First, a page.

These Are the Riskiest Dog Breeds for People to Own

January 4, 2018 Updated: January 4, 2018

A spate of dog attacks across the nation has brought increased attention to specific breeds, including which are better to own across different living situations.

Certain dog breeds can be risky for homeowners and renters to have in their homes, not only for health reasons but also for insurance purposes.

Insurance companies are pickier than ever about which types of dogs they’ll insure and which they won’t, according to one insurance agent. The insurance companies don’t want to deal with a potential lawsuit if someone gets bitten or hurt by your dog while they’re in your home, Jeff McCarthy, an agent with Harrington Insurance Agency in Woburn, Massachusetts, told Forbes.

“The insurance company may just deny you homeowners’ or renters’ coverage because of your dog,” added Dori Einhorn, the owner of the Einhorn Insurance Agency, which provides dog liability insurance nationwide, in San Diego, to the outlet.

“We are in the business of evaluating risk, and based on what we know the dogs on our ‘uninsurable list’ pose a higher risk,” an unnamed representative for Allstate Insurance added to Psychology Today.

Dog bite cases can put a strain on companies. Dog bite-related claims accounted for more than one-third of all homeowners insurance liability claims paid out in 2013, for instance.

Based on information from insurance companies, both Forbes and Psychology Today listed the following dog breeds:

Pit Bulls
Staffordshire Terriers
Doberman Pinschers
German Shepherds
Great Danes
Presa Canarios
Alaskan Malamutes
Siberian Huskies

Epoch Times Photo
(Jamie McCarthy/Getty Images)

The latter list also included Mastiffs and Cane Corsos.

More than 4.5 million people are bitten by dogs annually in the United States, according to the Centers for Disease Control and Prevention. The agency attributed over 300 deaths to dog attacks between 1979 and 1996, most of them children’s, according to the American Veterinary Medical Foundation., a website created by a woman who was bitten by a pit bull and required surgery, says 31 dog-bite related human deaths occurred in 2016, with 392 in total from 2005 through 2016.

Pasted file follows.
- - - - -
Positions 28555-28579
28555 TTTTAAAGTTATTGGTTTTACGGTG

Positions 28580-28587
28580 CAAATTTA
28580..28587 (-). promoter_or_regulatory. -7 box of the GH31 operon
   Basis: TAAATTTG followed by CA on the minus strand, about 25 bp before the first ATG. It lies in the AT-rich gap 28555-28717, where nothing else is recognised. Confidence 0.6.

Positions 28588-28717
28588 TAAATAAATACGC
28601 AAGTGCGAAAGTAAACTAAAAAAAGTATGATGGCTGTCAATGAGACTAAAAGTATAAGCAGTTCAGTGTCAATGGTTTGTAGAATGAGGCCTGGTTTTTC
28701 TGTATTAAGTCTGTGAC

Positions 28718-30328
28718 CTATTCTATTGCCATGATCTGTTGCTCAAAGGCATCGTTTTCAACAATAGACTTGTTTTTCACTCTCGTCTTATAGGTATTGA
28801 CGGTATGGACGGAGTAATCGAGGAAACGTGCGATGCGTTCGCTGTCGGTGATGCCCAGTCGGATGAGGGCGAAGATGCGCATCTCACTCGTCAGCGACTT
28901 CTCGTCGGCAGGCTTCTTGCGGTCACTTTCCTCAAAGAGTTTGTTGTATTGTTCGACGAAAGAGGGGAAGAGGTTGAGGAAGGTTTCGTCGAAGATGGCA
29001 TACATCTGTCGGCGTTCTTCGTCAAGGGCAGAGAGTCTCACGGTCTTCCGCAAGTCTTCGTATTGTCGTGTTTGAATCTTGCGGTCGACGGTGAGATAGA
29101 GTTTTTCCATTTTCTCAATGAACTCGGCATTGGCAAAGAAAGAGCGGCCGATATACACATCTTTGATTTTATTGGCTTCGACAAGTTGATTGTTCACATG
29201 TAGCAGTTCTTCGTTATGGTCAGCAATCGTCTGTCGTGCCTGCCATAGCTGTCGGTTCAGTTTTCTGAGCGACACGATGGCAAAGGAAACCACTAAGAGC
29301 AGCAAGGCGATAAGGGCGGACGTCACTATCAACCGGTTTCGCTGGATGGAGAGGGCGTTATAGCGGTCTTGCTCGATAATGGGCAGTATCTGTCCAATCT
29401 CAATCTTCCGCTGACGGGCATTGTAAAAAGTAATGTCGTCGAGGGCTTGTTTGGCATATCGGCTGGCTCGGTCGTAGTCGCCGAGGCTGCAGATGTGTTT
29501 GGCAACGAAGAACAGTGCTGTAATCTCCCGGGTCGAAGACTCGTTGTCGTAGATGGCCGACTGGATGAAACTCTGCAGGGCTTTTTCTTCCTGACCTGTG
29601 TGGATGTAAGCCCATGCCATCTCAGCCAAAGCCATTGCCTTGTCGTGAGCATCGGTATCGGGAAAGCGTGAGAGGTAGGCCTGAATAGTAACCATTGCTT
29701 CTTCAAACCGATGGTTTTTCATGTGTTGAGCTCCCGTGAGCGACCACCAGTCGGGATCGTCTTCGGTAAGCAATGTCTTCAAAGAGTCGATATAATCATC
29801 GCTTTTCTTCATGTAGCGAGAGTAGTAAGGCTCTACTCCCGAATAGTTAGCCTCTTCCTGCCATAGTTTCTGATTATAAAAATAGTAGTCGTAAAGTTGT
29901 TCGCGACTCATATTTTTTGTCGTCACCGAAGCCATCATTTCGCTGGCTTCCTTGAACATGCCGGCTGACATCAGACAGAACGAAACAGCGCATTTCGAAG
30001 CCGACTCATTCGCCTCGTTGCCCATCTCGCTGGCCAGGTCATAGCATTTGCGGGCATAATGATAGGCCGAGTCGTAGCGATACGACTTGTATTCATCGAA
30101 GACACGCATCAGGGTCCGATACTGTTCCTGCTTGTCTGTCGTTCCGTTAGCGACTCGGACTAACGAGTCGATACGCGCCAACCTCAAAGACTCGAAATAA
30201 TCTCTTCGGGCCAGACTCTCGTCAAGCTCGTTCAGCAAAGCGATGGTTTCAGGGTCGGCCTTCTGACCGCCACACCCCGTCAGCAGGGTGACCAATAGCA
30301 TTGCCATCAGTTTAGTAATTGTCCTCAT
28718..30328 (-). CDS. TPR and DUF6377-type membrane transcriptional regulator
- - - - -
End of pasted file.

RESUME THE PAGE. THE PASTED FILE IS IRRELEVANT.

Of the 238 human dog-bite related fatalities between 1979 and 1998, pit bull-type dogs and Rottweilers were involved in more than half of the deaths. In 1997 and 1998 alone, these types accounted for 67 percent of the deaths of the 27 dog bite attacks. “It is extremely unlikely that they accounted for anywhere near 60 percent of dogs in the United States during that same period and, thus, there appears to be a breed-specific problem with fatalities,” the authors noted in a report.

Still, the authors note in their abstract: “Because of difficulties inherent in determining a dog’s breed with certainty, enforcement of breed-specific ordinances raises constitutional and practical issues. Fatal attacks represent a small proportion of dog bite injuries to humans and, therefore, should not be the primary factor driving public policy concerning dangerous dogs. Many practical alternatives to breed-specific ordinances exist and hold promise for prevention of dog bites.”

However, Julie Gilchrist, a pediatrician and epidemiologist with the CDC, noted that the department stopped collecting breed data after 1998.

“There are enormous difficulties in collecting dog bite data,” Dr. Gilchrist told the foundation.

“No centralized reporting system for dog bites exists, and incidents are typically relayed to a number of entities, such as the police, veterinarians, animal control, and emergency rooms, making meaningful analysis nearly impossible. Moreover, a pet dog that bites an owner or family member might go unreported if the injury isn’t serious.”

The National Animal Care and Control, the Humane Society of the United States, and other organizations are on the record opposing breed-specific laws.


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